Agriculture in Alaska has seen growth and increased interest in recent years, however, growers fear proposed cuts outlined in Gov. Mike Dunleavy’s budget could curb business in the industry.
Last Wednesday, the House Department of Natural Resources Subcommittee voted down around 30 cuts to programs and institutions that support the agricultural industry, including the Alaska Grown program and a number of inspectors. Roughly, $1.2 million is proposed to be cut from the Division of Agriculture. However, there are plenty of opportunities for the cuts to find their way back into the budget as the various committees take their turn working on the proposed budget, Rep. Geran Tarr, D-Anchorage, said.
“We’re hearing from Alaskans from all over the state about how important this is,” Tarr said. “There has been so much growth in agriculture and so much positive momentum.”
The governor’s proposed budget would reduce funding to the state Division of Agriculture. The state agricultural veterinarian and the Agriculture Revolving Loan Program are on the chopping block as well.
The state’s last dairy farm, Havemeister Dairy in Palmer, could also shut down if the proposed budget is passed. A cut to the state’s dairy sanitation program would prohibit the dairy from selling its milk in stores.
The potential cuts are now in the hands of the House Finance Committee.
Dr. Pat Holloway, who taught horticulture at the University of Alaska Fairbanks for 30 years, is touted as the godmother of Alaska’s peony industry. She recognized and organized the opportunities peonies had in Alaska. She said the depth of cuts to the state, especially agriculture is surprising.
“Having all of this pulled out from under the rug is devastating,” Holloway said.
Holloway said the Division of Agriculture gets a “pitifully small budget as it is,” and that much of the state’s research in agriculture is funded through passthrough money, which is money from the federal government, that is appropriated through a state agency.
The Kenai Peninsula is home to 30 percent of the state’s peony farms, according to the Alaska Peony Growers Association. Holloway said there are more than 135 growers in Alaska at various stages in their farms.
Holloway said the Alaska Peony Growers Association, in collaboration with the Alaska Department of Agriculture, received a $3 million grant to study thrips infestation of peonies in Alaska. Thrips are small insects that have the potential to cause a foreign country to block all shipments to that country. The state must contribute $100,000 toward the cost of the research. The proposed budget returns the grant to the federal government and puts the $100,000 of state funds to other use.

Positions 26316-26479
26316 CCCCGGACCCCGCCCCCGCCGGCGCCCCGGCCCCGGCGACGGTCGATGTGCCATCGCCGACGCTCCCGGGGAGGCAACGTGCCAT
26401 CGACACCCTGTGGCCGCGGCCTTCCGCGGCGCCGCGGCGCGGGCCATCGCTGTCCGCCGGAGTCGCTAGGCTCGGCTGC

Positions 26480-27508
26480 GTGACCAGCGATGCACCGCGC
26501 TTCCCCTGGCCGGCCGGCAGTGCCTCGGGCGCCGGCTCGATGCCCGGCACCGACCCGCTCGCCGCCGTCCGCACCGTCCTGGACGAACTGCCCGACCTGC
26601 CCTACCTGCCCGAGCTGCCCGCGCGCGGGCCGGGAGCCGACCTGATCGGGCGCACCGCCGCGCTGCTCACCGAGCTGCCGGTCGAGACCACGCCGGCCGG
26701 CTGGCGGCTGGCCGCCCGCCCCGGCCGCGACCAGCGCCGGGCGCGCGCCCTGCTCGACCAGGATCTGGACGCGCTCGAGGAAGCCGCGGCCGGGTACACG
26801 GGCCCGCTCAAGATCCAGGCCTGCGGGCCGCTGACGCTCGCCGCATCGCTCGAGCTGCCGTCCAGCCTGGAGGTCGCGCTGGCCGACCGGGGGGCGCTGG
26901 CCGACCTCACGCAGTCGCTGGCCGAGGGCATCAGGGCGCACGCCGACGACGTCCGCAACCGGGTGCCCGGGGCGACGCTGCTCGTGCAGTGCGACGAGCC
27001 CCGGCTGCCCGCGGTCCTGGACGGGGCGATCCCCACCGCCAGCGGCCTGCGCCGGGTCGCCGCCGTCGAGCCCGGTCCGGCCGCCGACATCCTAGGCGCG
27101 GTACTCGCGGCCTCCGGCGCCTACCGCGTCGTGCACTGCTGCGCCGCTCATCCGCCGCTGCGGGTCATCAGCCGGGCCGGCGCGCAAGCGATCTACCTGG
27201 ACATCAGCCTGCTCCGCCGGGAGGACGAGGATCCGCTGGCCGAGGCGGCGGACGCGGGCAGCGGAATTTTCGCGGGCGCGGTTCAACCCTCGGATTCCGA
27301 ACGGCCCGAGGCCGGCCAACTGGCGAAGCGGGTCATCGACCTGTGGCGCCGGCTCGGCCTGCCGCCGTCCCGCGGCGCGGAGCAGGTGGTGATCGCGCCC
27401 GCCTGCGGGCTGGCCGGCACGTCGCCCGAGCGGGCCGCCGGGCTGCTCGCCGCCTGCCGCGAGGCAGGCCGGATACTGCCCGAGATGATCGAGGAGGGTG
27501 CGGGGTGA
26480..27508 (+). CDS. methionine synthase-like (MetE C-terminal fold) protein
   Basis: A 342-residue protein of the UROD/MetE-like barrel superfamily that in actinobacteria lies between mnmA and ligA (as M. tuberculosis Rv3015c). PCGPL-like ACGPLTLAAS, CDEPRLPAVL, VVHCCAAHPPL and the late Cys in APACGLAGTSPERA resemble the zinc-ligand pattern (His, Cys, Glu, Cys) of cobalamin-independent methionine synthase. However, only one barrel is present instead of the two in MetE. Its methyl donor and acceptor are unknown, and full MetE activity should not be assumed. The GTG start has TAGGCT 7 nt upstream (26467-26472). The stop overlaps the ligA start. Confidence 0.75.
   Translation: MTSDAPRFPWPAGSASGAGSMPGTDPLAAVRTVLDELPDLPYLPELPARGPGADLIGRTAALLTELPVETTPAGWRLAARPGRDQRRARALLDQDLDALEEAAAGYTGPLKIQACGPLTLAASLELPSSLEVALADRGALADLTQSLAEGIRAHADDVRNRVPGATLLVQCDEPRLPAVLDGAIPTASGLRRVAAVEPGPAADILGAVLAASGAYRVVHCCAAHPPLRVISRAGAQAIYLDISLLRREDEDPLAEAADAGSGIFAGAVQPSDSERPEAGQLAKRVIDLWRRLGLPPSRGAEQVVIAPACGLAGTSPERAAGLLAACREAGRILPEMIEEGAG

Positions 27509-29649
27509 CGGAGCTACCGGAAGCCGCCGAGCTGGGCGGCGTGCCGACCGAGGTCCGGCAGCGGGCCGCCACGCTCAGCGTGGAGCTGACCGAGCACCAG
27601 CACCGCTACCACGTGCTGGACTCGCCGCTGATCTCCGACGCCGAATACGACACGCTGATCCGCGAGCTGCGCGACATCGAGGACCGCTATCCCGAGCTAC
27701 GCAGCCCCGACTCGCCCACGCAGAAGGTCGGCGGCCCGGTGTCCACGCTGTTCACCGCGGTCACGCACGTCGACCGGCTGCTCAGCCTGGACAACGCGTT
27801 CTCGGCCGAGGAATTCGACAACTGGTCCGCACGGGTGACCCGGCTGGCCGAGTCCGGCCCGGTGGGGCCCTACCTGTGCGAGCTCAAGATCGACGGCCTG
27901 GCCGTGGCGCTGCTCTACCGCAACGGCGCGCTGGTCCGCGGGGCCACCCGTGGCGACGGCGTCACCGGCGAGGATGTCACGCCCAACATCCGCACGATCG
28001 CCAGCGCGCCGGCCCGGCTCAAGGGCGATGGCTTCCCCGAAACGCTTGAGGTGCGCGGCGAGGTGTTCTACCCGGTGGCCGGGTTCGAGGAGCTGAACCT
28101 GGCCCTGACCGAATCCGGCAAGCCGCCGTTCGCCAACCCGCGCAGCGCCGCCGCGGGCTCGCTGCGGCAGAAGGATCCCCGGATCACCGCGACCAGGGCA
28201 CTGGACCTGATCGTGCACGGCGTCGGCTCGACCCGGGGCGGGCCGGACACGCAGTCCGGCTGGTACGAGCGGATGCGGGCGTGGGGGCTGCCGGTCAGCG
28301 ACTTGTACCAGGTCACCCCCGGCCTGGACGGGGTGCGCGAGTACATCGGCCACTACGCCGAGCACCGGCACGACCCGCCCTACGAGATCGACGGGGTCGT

The proposed budget also looks at cutting plant material inspectors, which are required to ship peonies worldwide and to California. Without these inspections, Alaska peonies would be halted from reaching the world market.
“Getting in these world markers would be a game changer for Alaska,” Holloway said. “If we don’t have inspectors, well, dig up the peonies then.”
Wayne Floyd, a peony grower in Kenai, just returned to the peninsula after advocating for agriculture in Juneau this week. Without plant material inspectors, Floyd could no longer send his flowers to Vietnam, where his Alaska-grown peonies are sought after.
He said the proposed cuts would also put a serious setback on Alaska’s effort to be more food secure.
“It would put the brakes on the turnaround we’ve been doing,” Floyd said.
Less than 5 percent of Alaska’s food is grown and raised in the state, according to research commissioned by the Alaska Department of Health and Social Services. The rest comes from the Outside, often through the Port of Alaska in Anchorage.
As recent as 1955, Alaska grew 55 percent of its food, according to the United States Division of Agriculture Alaska Farm Service Agency.
Farming in Alaska took off after President Roosevelt’s New Deal in 1935, which brought just more than 200 families from the Midwest to farm in the Matanuska-Susitna Valley.
An increase in local food availability means potentially more money in the local economy. Alaskans spend around $2 billion on food, most of which is imported, according to the 2017 Central Peninsula Agricultural Market Analysis. Peninsula residents spend an estimated $31 million every year on fresh produce alone, the analysis said. Assuming every dollar spent on locally grown produce could generate an additional $0.34 in economic impact over purchases of products grown outside the area, even small increases in local food purchases can generate economic growth. Kenai Peninsula residents could generate an additional $1.1 million in the local economy by purchasing just 10 percent of their produce from local growers, according to the analysis.
Floyd said in the last five years, the Legislature has made progress in the industry, including an increase in interest and the creation of more than 40 farmers markets across the state. Reducing that legislative support and state funding for agricultural programs may cost the state’s farms important resources, according to a report by the Alaska Food Policy Council.
“Decline in agricultural production from the 1950s was mirrored by a decline in support for agricultural education,” the report said. “State support for agricultural research had virtually disappeared by the mid-1970s, and despite a brief resurgence with pipeline revenues, has again suffered neglect both from the state and federal governments. Research requires adequate funding to be effective in its role as long-term support.”
Tarr said she and her staff have compiled testimony from more than 150 Alaskans, from more than 25 legislative districts who support agriculture.
“I’ve heard story after story after story from farmers,” Tarr said.